The psychology of everyday interactions

The psychology of everyday interactions

In 1988 Norman’s published “The Psychology of Everyday Things”, which became a seminal work, commonly considered the base for the developing of User Centered Design (UCD). The main goal of UCD was to develop “usable” products, where usability is typically defined as the extent to which a product can be used by users to achieve specified goals with effectiveness, efficiency and satisfaction. However, in doing this UCD left out some important aspects of human behaviour, such as emotions, instinct, social bias and aesthetics. Soon designers and researchers became aware that is also – and sometimes exclusively – on these bases that people chose their devices and objects. The concept of usability was thus slightly replaced by the more general concept of User Experience (UX), referring to a holistic perspective: traditional quality models are enriched of concepts not related to product functionality, as enjoyment, engagement, pleasure (hedonic value) or game/fun (playful value). The big companies like Apple, Amazon and Google have emphasized the role of the UX, so that today there are over 150,000 open positions for UX designer. However, such a general concept is difficult to be studied (and measured) in a controlled way. In experimental psychology each aspect of the UX (e.g. visual aesthetics, the connection between perception and emotions, the effect of prior experience on actual performance) has been traditionally addressed by different fragmented areas – as attention, memory, perception and action etc. This, together with the fact that experimental paradigms are not appealing for the industrial markets (since they requires long time to be performed), makes extremely difficult to perform experimental researches with private companies, in order to give them practical advices on how to develop products with a good impact not only on customers UX but also on the society in general.  Nevertheless, it is possible to integrate the experimental rigor with industrial needs to keep the cost low and to have faster results. To this end, some good tools developed within the stream of social and experimental psychology are for example the Implicit Association Test and eye-tracking measures. I will present a new approach to develop a custom-made protocol for industries to easily (and objectively) measure UX, which include multidisciplinary and applied methods. This approach allows taking into account both the everyday environment (increasing the ecological validity) and more rigorous empirical evidence. In this framework I will present some studies we conducted to outline difficulties and strengths of the human interactions.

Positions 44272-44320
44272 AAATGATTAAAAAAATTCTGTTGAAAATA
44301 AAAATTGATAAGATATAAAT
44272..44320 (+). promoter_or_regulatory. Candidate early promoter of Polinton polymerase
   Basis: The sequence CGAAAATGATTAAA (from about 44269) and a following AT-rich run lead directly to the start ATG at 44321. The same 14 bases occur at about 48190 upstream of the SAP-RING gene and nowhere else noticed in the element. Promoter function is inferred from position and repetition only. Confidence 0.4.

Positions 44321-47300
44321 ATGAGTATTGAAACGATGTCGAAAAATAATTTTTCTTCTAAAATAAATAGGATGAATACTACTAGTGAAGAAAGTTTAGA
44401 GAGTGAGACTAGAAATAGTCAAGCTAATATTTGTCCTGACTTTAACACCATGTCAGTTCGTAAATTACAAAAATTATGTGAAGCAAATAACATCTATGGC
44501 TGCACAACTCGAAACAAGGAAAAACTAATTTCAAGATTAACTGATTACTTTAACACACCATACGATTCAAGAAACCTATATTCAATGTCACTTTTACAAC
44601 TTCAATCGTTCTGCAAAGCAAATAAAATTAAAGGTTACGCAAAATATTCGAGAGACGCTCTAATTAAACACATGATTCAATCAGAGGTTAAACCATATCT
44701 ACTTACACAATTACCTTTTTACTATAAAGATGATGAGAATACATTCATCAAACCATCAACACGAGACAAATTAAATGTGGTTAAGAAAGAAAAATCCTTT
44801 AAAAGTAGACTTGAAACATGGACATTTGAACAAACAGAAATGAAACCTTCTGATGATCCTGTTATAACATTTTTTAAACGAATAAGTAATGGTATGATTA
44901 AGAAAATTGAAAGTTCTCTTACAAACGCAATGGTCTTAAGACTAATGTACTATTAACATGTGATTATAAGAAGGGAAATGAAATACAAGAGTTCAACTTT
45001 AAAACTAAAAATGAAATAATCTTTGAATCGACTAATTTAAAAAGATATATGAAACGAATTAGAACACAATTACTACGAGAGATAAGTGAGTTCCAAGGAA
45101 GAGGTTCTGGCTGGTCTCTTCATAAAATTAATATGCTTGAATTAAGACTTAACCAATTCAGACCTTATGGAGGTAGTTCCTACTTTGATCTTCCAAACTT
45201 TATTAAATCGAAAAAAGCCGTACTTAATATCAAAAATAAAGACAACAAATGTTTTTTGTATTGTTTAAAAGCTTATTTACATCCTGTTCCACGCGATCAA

Rossana Actis-Grosso, University of Milano-Bicocca
Hosted by
School of Psychology
William Guild Building

Dr Chu or Ms Porter (01224 272227)